Well, the week before Christmas is a difficult time to blog, especially when my semester only ended six days earlier, and I had been prevented from Christmas shopping the last two weekends by a blizzard and cold, respectively. (My son’s birthday is Dec. 23, too.) So I’ve been absent. And I’m not really the type to send out the obligatory Christmas greeting – just because it’s obligatory. For the record, I am happy to express the usual lip service to peace on earth for us all, and all that.
But I do have a triumphant bit of Christmas information to report. Every year on Christmas morning I get out of bed, and my first act is to put on a CD of Christmas music. All my life, my dad would play Handel’s Messiah, interspersed with recordings of Christmas songs by the Mormon Tabernacle Choir. So over the years I’ve tried different recordings of the Messiah, Bach cantatas, choral music by the American William Billings, Renaissance choral music, English choirs singing Holst and Walton arrangements, and so on and so on. Some of it’s too hackneyed, some too familiar, some too intrusive. But this year it finally occurred to me to play the nativity music, in fact the entire Christmas oratorio section, from Franz Liszt’s oratorio Christus. It was the perfect accompaniment to a mellow Christmas morning. The Christmas oratorio section is mostly instrumental (in imitation of Berlioz’s Romeo et Juliet), the choral parts are mostly low-key and lovely. The nativity music is fully as charming as any Waltz of the Sugar Plum Fairies and far more interesting and original – surely the only Christmas music ever written in 5/4 meter (actually, 2/4 and 3/4 in alternation). The Easter music on CD 3 is heavily dramatic and emotional, of course, but for Christ’s birth and the “March of the Three Kings” Liszt showed for an entire hour what a delicate, light touch he was capable of with chorus and orchestra. No less an authority than German musicologist Carl Dahlhaus has called Christus the greatest oratorio of the 19th century, and I totally agree – yet Liszt is vastly underrated in America, excoriated because he was far too complex and Protean a figure, and mixed in a ton of superficial showpieces along with his masterworks.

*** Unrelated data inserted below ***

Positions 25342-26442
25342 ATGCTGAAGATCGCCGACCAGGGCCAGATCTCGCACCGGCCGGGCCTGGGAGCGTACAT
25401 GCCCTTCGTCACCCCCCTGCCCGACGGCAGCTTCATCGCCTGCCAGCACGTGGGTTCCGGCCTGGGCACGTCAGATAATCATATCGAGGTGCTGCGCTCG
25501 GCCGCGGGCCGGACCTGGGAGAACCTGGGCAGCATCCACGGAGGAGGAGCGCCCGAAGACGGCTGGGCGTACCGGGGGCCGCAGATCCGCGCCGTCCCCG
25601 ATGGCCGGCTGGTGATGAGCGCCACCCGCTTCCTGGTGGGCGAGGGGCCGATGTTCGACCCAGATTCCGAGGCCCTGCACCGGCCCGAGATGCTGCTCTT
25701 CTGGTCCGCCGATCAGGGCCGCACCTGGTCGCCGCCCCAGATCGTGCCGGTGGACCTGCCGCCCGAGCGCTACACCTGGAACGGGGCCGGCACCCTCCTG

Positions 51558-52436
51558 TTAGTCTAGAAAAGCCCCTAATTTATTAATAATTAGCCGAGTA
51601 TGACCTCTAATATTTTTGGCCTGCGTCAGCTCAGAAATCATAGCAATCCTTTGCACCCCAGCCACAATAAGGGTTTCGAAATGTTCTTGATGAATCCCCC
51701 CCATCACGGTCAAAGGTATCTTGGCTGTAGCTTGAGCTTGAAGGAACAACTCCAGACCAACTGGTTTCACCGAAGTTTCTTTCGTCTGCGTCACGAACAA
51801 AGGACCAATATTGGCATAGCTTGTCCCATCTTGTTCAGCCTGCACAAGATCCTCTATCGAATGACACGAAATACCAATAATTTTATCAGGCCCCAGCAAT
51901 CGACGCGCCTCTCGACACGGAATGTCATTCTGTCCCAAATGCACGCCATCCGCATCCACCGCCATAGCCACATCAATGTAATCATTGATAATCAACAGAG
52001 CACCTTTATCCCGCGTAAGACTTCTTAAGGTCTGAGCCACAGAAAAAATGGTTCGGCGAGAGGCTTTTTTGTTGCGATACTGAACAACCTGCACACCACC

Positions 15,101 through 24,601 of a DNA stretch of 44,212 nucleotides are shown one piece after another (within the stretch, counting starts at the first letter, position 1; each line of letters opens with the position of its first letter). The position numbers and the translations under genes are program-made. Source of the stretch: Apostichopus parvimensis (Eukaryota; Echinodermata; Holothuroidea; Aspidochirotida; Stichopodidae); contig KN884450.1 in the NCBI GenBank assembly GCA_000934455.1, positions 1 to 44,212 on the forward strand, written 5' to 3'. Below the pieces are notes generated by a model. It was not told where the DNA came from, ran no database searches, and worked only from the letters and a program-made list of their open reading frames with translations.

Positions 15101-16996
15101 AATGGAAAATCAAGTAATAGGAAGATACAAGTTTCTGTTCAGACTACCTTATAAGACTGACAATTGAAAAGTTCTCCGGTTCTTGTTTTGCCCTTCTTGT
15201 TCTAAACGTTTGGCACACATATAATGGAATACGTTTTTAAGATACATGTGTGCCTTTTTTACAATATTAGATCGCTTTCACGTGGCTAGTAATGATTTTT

In any case, sorry the recommendation comes too late for this year, but if you received a Tower or Amazon gift certificate and have an eye to next Christmas (or even Easter), Liszt’s Christus is one of the 19th century’s mostly undiscovered gems. And there’s a superb recording by Antal Dorati on Hungaraton. So, happy holidays. Back to the postclassical world soon, but even I can’t steer you towards much postclassical Christmas music.